After an hour the surface of your flour mix will be covered with large bubbles. Your sponge is ready to receive the rest of the ingredients. Mix everything and turn it onto a floured surface, such as your clean kitchen counter, and knead for a good 10 minutes. Add more flour or water while kneading for a very soft dough, just short of sticky. Spread a little oil in a large bowl, put the giant ball of dough in it. Turn it over so that it is coated with oil on all sides. Cover and leave the dough to rise for 6-8 hrs.

The dough will have doubled in size. Punch it down and divide into two. Dust two loaf tins with flour and put the shaped dough into these for the final rise. This ‘proving’ is very essential for brown breads; it results in a much lighter bread. Lightly cover the loaf tins with oiled cling film and leave in a warm, draft free place, or as in my cold kitchen, in a barely warm oven for an hour and half, till doubled in size.

Bake in a hot oven (Gas Mark 7) for 18-20 min, rotating the tins half way through. The baking time may be different for different ovens, so keep an eye on your loaves. My oven always takes much less time than most recipes call for. Remove from tins and cool on a wire rack.

Wait for the loaves to cool completely before slicing. The wait was short, it being winter time. Thank God!

And, I am keeping my eyes open for that ‘dutch oven’ so that I can make that no-knead bread some day.

Tags:whole wheat bread, bread

15 thoughts on “Whole Wheat Bread

  1. OMG!!!!! that looks like one big large mushroom!!!!!!! What a lovely bread Anita!!!!!
    Hi Rooma (?). That’s true, these were some giant loaves!!

  2. The bread looks delicious.Ihve never baked a bread at home,but will bake one soon. Ihve read ur previous blogs too,they r really interesting.The one u wrote on Dilli Haat Dastkar mela, Dilli Haat is my weakness.Iluv to visit that place when Iam in Delhi.Waiting 4 ur next blog.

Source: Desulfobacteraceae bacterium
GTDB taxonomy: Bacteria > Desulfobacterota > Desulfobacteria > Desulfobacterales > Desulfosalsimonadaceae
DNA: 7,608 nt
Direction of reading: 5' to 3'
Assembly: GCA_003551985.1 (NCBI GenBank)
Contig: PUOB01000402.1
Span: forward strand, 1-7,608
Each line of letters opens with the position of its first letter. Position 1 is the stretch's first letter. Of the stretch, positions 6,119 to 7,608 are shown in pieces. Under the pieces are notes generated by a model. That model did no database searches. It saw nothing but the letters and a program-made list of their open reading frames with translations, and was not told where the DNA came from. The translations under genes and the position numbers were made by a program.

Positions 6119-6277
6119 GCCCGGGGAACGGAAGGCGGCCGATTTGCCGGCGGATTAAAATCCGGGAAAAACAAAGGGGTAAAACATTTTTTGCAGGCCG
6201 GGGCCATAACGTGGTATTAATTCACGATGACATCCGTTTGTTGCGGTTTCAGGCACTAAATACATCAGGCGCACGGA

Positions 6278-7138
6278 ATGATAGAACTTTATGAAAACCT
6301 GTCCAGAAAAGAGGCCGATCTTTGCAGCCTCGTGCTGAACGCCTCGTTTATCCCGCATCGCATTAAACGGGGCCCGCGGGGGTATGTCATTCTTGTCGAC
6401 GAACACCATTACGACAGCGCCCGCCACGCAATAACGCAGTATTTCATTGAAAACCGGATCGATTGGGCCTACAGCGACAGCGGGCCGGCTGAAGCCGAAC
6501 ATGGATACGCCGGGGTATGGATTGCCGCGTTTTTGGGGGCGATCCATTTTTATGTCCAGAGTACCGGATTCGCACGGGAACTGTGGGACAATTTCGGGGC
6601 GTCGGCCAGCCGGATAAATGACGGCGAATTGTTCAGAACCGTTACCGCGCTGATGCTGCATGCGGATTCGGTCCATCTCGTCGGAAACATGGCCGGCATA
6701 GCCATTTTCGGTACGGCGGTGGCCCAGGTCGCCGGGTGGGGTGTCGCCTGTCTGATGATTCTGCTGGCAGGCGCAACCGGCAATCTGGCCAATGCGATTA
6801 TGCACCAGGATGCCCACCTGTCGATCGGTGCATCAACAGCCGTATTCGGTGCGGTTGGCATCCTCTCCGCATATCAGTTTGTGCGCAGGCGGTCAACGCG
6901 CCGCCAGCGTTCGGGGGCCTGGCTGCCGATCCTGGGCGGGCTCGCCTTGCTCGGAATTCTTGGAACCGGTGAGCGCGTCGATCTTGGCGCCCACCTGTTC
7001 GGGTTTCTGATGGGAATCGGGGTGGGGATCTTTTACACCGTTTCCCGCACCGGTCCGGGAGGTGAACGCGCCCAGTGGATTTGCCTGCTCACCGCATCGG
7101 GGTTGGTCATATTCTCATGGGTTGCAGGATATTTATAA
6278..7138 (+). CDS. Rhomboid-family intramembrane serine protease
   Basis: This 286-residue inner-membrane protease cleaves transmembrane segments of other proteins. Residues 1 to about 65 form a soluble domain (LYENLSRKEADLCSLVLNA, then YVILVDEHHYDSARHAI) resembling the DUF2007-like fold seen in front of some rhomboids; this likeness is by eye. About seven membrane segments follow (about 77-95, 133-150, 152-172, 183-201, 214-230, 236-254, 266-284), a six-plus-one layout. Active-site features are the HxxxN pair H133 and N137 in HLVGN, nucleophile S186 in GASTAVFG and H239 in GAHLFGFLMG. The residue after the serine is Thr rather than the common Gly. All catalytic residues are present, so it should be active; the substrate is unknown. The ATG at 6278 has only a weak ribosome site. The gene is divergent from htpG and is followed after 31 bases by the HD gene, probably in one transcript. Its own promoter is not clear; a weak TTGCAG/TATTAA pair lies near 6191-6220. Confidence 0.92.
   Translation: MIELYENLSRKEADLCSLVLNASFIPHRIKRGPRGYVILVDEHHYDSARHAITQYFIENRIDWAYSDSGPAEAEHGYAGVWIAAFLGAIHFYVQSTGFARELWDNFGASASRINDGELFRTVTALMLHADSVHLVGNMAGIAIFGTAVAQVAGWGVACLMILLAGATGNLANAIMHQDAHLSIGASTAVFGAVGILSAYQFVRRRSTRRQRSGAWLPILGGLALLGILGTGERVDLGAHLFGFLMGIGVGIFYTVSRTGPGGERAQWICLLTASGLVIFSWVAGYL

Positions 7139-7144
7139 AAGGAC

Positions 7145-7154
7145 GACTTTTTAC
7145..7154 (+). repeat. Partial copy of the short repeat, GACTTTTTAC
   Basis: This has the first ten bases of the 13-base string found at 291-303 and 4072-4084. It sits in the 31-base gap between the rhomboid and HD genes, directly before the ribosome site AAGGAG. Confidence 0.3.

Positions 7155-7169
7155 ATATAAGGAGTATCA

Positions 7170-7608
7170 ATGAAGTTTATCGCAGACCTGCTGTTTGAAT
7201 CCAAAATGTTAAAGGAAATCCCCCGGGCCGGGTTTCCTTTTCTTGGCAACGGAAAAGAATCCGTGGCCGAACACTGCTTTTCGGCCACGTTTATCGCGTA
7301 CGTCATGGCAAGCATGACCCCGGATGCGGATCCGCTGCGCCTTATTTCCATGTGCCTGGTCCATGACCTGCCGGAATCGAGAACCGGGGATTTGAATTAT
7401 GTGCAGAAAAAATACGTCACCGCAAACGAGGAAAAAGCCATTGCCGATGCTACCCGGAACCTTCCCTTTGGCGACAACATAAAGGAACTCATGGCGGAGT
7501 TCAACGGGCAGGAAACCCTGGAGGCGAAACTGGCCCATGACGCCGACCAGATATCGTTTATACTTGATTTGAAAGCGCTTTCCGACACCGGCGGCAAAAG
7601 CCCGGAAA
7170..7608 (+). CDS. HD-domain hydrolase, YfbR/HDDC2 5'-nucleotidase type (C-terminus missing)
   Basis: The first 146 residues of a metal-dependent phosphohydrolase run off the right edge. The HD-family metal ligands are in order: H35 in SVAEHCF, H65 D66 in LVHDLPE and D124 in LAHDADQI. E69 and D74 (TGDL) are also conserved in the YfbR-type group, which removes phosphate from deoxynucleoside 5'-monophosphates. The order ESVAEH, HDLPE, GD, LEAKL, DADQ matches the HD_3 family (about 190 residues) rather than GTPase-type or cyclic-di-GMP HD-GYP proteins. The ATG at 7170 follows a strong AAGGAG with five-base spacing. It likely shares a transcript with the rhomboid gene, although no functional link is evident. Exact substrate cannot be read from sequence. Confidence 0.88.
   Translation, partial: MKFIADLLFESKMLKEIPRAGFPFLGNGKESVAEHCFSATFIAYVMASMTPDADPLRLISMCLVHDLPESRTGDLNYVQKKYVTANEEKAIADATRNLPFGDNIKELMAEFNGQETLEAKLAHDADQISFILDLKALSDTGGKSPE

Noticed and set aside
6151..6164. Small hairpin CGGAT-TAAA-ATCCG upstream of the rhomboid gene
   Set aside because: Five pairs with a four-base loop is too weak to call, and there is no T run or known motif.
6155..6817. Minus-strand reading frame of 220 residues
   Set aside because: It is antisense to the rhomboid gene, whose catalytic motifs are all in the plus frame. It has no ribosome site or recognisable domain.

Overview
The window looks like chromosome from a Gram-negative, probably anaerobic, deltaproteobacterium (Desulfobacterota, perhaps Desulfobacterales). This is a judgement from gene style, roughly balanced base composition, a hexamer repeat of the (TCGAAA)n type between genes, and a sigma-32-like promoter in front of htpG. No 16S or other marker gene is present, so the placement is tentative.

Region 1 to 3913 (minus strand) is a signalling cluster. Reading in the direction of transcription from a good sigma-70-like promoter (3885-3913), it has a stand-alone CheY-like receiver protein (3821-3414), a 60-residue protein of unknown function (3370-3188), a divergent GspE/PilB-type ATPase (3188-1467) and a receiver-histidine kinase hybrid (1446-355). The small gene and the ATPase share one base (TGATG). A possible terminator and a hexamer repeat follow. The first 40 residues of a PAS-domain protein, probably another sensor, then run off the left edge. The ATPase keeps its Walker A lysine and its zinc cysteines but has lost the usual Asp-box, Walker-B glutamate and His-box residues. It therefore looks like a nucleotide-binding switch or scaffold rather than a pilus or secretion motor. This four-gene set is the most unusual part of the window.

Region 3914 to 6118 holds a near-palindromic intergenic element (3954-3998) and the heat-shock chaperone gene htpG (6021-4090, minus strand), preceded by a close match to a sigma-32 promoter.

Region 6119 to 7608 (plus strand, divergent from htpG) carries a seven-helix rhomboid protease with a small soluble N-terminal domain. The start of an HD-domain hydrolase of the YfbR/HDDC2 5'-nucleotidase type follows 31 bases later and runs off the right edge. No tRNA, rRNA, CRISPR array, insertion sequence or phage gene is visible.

Hi Archana. Thanks for reading…

  3. Anita did you get hiccups on the last 2 days. I made the white bread you had posted sometime ago. I was thrilled with it. I don’t have a loaf tin so used the cake tray yet it was amazing. I thank you so~~~ much for letting us know the recipe. I feel all like a pro now. My family is happy and Dad too patted my back. Thanks again :). Will try this one too. Cheers
    Hi Anjali. It is just that we think bread must be all complicated because baking was never a part of Indian home-cooking. Am glad you tried…and the brown bread just makes us feel better about eating bread – almost as good as roti!

  4. Very nice! I am glad your experiment paid off. I like how you explain every step of the process. I don’t think I could knead that much dough for that long, but I do have a stand mixer, so that might work.

  5. you can make the NYT no-knead bread in a stone in the oven or on a baking sheet. it produces every better results than the one in a container, but it won’t rise as high. i have tried it.